Breaking Bad: One Minute

"Family is all."

Poor sarcastic, blustering Hank. Forced to accept that he had blown it and lost his temper. Reduced to turning in his badge and gun. Looking like the world had come to an end. And then it did.

In just one minute, 3:07 to 3:08, everything changed for Hank. That final scene in the parking lot was just exceptional. I actually felt the impact as he was shot repeatedly, but continued to fight for his life. The tension was overwhelming as Hank, on his back and bleeding, fumbled with bloodstained fingers to get that one lucky bullet into the chamber as the second twin was coming at him with an axe. The first time I saw this episode, I just sat there at the end, stunned. This time, I cried through it.

Dean Norris deserves gold acting stars for the entire episode. I believed every moment: when he completely lost it and beat the crap out of poor Jesse; the courage and character he showed when he honestly admitted to his superiors what he had done and accepted that his career was over; the way he sat in the car, panicked and unable to decide what to do, after getting that anonymous phone call. I particularly loved the elevator scene: Hank and Marie side by side and expressionless in the very blue elevator — the doors close and Hank and Marie clutch each other and sob — the doors open to Hank and Marie side by side and expressionless. It said a lot about the strength and depth of their relationship, which often looks shallow and silly from the outside. Marie was there for him, supporting him and loving him completely, and I liked her for it.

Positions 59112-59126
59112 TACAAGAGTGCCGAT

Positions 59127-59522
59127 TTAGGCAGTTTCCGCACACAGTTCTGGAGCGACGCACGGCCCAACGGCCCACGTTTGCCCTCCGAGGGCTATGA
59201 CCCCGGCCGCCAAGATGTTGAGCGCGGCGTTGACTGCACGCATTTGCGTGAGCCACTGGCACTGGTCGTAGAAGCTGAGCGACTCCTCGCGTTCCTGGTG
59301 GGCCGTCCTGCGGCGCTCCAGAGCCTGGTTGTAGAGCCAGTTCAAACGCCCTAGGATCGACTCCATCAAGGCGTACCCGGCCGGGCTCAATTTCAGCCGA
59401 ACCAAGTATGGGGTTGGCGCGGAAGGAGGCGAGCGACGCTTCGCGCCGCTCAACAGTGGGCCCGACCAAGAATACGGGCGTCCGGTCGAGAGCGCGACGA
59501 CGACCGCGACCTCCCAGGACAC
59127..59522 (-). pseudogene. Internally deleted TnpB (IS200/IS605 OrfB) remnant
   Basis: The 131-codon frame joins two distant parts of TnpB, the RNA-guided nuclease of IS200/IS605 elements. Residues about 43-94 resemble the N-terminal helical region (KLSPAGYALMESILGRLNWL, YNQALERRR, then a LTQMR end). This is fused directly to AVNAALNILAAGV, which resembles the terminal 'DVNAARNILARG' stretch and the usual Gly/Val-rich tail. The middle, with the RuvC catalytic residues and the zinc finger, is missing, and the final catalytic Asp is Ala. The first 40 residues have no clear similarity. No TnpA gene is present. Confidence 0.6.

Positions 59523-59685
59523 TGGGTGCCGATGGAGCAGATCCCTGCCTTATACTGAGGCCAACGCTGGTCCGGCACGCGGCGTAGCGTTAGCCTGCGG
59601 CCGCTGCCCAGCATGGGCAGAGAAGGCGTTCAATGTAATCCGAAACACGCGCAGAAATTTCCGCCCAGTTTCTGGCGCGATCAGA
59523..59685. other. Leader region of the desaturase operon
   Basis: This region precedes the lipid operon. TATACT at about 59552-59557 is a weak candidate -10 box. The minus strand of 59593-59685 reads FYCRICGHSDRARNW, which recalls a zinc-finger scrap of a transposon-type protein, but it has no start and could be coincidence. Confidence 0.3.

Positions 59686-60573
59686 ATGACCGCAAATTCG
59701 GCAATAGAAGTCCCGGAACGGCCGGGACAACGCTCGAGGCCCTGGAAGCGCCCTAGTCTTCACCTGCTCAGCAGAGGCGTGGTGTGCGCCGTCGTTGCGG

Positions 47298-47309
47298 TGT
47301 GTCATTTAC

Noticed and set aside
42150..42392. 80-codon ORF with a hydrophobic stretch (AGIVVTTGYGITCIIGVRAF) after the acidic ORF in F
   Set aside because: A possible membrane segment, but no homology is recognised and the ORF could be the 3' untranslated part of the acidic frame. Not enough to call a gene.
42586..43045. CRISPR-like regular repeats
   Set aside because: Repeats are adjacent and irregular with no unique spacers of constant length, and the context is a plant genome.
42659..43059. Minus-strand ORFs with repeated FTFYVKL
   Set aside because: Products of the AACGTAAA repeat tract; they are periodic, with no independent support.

Did the anonymous phone call come from Gus? It must have. No one else knew. No one else would have had the nerve.

Hard to believe, but those identical vicious killers were little boys once. The opener showed us a flashback to the two of them as children fighting over an action figure, and learning a horrible lesson about death and family from their Tio, who was so cruel that he held a little boy's head under ice water in order to teach them both a lesson. (Dirty water imagery again.) I wonder if that was for just one minute, too? I also wonder if it was the same brother under water who got crushed between the cars in the parking lot.